This topic contains 8 replies, has 3 voices, and was last updated by Anonymous 1 year, 4 months ago.
- December 14, 2015 at 7:20 pm #2411
Every living thing has a genesis, and that genesis is ultimately all about perspective. So what does that initial moment of the genesis of revolution look like. Not necessarily the conception of revolution, which in many cases can never be traced, but the actual birth of it. I’ve imagined possibilities. Dream with me for a moment.
Fables of The Revolution: Genesis Prime
It all started with one community, a colony of our own, if you will. We called it Genesis. A solitary stretch of real estate encompassing approximately 500 acres of land, water, wildlife, abandoned buildings and trees. The idea was a radical one, INDEPENDENCE. And that idea of independence meant freedom, and freedom required an exodus. On these 500 acres of land, our people would truly be free and would openly accept and embrace the challenge of charting a new course to life.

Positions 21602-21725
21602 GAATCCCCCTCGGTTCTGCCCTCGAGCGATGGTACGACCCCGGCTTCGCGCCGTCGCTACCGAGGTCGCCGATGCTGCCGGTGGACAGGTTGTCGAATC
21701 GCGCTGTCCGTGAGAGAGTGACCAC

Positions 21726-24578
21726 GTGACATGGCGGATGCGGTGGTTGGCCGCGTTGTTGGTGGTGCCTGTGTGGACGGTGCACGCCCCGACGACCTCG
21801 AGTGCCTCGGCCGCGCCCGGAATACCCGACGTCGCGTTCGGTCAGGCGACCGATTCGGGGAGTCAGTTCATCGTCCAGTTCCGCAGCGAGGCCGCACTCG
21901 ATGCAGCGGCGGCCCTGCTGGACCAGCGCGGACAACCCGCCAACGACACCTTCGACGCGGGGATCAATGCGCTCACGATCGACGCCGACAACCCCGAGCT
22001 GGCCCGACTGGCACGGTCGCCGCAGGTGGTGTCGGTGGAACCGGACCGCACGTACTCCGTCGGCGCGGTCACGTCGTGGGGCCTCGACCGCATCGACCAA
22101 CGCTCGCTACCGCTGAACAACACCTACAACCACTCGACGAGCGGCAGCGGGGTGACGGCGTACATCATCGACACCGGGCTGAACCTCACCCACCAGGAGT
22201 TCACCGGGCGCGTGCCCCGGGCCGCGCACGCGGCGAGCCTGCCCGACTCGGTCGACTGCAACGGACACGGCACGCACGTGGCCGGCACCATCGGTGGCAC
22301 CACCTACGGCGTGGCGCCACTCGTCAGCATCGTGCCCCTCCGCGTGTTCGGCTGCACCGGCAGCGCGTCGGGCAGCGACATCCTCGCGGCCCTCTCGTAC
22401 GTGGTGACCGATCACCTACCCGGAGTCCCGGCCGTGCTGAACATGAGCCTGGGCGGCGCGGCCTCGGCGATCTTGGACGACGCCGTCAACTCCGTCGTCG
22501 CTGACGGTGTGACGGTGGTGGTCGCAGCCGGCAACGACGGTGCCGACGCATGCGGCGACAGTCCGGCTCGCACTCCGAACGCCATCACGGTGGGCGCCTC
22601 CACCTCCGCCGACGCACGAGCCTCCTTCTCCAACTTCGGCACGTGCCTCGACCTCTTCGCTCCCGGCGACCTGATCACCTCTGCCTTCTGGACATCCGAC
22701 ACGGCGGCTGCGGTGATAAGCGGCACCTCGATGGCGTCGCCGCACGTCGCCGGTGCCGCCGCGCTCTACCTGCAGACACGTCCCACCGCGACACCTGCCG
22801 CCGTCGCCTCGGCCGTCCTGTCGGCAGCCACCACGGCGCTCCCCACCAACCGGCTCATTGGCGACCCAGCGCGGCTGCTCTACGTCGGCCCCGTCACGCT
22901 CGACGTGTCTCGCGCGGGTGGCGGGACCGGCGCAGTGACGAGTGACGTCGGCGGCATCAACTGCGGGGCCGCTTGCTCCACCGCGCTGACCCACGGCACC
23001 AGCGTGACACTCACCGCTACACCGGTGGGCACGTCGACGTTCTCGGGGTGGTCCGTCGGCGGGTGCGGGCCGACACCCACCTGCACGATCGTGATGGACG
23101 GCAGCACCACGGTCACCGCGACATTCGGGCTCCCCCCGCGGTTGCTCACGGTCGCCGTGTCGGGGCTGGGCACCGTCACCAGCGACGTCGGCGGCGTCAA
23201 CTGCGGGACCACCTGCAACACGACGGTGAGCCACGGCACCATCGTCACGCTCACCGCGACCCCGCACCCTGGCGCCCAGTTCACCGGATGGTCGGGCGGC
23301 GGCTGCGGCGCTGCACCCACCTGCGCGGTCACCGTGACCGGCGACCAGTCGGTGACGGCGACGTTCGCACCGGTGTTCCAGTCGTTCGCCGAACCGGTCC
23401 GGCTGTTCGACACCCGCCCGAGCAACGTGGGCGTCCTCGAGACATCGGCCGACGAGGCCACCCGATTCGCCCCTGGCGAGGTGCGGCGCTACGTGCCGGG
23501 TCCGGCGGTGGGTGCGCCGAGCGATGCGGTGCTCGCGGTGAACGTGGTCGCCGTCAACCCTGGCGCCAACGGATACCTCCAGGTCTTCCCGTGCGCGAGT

The early years should have been the hardest, but they were eerily the easiest days of our lives. Just imagine, all of us packing up our lives and relocating to what felt like a remote island surrounded by acres and acres of trees and nothingness. You really had to be looking for this place to find it, and that was kind of the goal back then. True independence meant living outside of the realm of regulation. And our deed to this real estate, gave us the authority and right to regulate ourselves within our property.
People still ask, how did we live? Easy, simply. We learned to farm and we learned to build. We ate what we grew and we lived in what we could build or restore. Life became easy, because we were no longer trying to compete. We watched abandoned houses become homes. The founders of our community organized us in such a way where no man worked a job yet every man provided for his community. And in return, the community provided for its residents. People who had a passion for agriculture faithfully tended our farms and taught others in the community how to do the same. Residents who exhibited skill and mastery in construction and engineering committed themselves to ensure that every resident had a home and that every resident had taken some part in the construction or renovation of his home in order to pass on those necessary life skills of building.